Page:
Mass was celebrated in Italian with His Excellency, Archbishop Michele Pinnisi, D.D., from Monreale, Sicily. The ceremony included a touching renewal of marriage vows and the blessing of couples. Afterward, parishioners lined up to venerate the Pietà.

Later on, I made my way to the church auditorium for a spectacular performance by the Associazione "G. Catanzaro", a thirty-piece concert band from Borgetto. The young musicians were greeted with thunderous applause as they were introduced to the appreciative audience. Packed to the rafters, I was able to find a spot against the back wall and enjoy the show.

I would like to thank all the members of the Borgetto Cultural Association of Astoria and St. Luke's Parish for giving us this wonderful opportunity to see the sacred image. Evviva Maria!

A close up of the Sacred Image
(Above and below) A gift from the women's US congregation to be given to the shrine in Borgetto 
A view of the concert from the "Uecker Seats"

August 21, 2014

A Look at the 2014 La Conca di San Rocco in Astoria, Queens

Evviva San Rocco!
Photos by New York Scugnizzo
By Giovanni di Napoli

This year, my friends and I celebrated the Feast Day of Saint Rocco in Astoria, Queens with the Orsogna Mutual Aid Society. Warmly welcomed, we were invited to partake in the festivities and share the day with them. 

Nearly 200 people returned to the old neighborhood to honor their beloved patron. It was a real treat to see some of the rites and customs of Orsogna, Chieti still performed, including the carrying of la conca (large copper pots) on the ladies' heads. Beautifully decorated with flags and flowers, the pots were traditionally used to carry water from a well or fountain back to their homes.

After the Procession we returned to the clubhouse for Mass, which was celebrated in Italian by Father Barozzi. This was followed by a wonderful dinner party with plenty of food, music and laughs. We want to thank President Antonio Ferrari and the members of Orsogna MAS for their kindness and hospitality; we had a terrific time.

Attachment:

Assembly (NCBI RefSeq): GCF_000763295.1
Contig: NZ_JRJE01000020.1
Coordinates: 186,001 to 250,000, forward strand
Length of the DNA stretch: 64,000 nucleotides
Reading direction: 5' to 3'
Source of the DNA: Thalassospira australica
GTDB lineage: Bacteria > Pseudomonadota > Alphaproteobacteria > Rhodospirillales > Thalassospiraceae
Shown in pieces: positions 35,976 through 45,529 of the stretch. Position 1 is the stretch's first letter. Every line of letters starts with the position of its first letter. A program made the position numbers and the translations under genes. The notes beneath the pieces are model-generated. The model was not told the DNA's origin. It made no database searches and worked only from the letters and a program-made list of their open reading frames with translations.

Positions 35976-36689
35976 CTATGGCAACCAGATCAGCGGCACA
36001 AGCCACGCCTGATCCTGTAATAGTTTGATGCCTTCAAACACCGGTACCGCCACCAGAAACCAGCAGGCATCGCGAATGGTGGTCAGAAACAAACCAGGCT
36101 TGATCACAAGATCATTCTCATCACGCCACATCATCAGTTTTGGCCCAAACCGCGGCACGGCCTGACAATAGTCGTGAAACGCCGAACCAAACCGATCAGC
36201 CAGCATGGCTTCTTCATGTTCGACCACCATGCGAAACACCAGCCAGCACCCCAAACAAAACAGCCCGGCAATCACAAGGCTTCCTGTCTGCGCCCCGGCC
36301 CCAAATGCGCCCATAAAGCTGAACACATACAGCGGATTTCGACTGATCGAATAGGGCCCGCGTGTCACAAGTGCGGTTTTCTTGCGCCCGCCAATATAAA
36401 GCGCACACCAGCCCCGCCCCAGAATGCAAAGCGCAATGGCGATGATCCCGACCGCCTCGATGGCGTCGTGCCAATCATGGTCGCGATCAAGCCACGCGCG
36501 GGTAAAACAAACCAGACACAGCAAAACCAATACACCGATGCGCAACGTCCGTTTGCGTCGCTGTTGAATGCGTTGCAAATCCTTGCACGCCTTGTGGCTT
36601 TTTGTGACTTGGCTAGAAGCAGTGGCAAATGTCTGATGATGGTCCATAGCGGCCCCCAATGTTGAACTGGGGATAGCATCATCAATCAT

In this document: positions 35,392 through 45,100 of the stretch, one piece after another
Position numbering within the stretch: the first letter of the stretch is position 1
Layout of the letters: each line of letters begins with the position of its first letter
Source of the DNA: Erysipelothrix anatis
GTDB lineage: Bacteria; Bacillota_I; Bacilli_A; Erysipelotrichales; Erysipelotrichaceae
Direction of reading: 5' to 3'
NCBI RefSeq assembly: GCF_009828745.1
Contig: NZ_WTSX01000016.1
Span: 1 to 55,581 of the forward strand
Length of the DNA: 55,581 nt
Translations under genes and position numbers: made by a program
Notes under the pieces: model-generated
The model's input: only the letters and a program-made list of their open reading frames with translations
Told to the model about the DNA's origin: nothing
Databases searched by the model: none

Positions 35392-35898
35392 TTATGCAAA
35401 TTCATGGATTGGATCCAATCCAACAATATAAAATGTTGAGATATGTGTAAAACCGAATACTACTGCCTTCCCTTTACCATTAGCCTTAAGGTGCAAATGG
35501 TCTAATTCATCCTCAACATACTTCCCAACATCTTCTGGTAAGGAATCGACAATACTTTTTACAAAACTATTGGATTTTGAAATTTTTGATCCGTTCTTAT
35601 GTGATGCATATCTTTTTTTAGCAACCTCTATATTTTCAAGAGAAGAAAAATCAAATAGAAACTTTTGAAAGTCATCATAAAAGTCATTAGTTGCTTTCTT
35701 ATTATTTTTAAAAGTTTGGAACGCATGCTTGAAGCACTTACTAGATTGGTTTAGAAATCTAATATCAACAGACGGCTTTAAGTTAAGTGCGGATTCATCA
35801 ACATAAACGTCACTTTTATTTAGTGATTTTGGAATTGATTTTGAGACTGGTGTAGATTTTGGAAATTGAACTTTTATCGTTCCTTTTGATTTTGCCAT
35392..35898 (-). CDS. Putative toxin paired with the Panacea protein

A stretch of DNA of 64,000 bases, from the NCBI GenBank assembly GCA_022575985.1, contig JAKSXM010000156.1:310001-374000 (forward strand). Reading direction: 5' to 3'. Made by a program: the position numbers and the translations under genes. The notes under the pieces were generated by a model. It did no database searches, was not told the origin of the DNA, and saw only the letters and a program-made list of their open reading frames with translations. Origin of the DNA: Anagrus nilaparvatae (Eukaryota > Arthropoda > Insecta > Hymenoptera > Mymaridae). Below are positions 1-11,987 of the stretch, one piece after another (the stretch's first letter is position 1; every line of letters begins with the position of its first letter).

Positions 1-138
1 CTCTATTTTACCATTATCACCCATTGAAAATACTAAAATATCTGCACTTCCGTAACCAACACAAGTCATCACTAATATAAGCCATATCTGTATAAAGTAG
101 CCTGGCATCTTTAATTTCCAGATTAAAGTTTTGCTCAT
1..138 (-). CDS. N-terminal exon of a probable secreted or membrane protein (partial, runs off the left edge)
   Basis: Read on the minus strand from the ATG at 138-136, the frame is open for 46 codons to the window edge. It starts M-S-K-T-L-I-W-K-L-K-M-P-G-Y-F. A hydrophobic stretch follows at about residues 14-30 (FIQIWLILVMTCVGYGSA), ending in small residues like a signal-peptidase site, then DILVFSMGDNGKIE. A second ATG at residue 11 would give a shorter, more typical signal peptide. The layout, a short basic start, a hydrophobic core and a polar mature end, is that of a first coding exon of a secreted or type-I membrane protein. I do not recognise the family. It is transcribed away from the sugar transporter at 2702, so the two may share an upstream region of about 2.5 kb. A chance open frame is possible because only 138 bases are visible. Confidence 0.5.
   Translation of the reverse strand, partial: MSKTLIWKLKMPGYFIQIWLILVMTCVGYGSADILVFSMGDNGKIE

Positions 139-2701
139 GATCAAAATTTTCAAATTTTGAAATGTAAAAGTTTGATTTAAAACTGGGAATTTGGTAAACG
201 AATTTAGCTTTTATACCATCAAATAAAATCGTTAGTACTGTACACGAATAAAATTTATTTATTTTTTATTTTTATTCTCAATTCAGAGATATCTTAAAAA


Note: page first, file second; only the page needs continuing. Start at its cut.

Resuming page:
Filomena Di Rico Fosco
The Procession makes its way down 18 Street
Some women carry la conca on their heads
To carry the Saint is a special honor 
The Color Guard lead the way
Michael Aromando and the Metropolitan Festival Band 
After the Procession la conca are placed at the foot of San Rocco
There was a fantastic turnout for the Feast
After Mass President Antonio Ferrari thanked everyone for their contributions

August 15, 2014

A Look at the 2014 Feast of the Giglio di Sant’Antonio, East Harlem, New York

The Giglio di Sant’Antonio 
Photos courtesy of Bobby Maida
Thank you Bobby Maida for sharing your Feast photos with us! Disappointed I couldn’t make the celebration this year, I’m happy to see that everyone had a fantastic time. My friends told me I missed a great one; your pictures prove it. To see more of Bobby’s wonderful photos visit
After Mass, members of the Giglio Society of East Harlem return Saint Anthony to the outdoor chapel
(Above & below) Capo paranza Johnny Z is a whirlwind of passion & intensity
A labor of love and devotion
Proud Bruscianese!
Marching towards historic Our Lady of Mount Carmel Church
Tenor Jimmy Alleva and the Giglio Band keep the giglio rockin’ 
(Above & Below) The Giglio Girls show their devotion to Saint Anthony
The giglio makes its way down East 115th Street 
A couple of lucky stowaways hitch a ride on the giglio
JoJo, Jehna and Jess show their support
A good time was had by all
Our pal Bobby, with one of his many admirers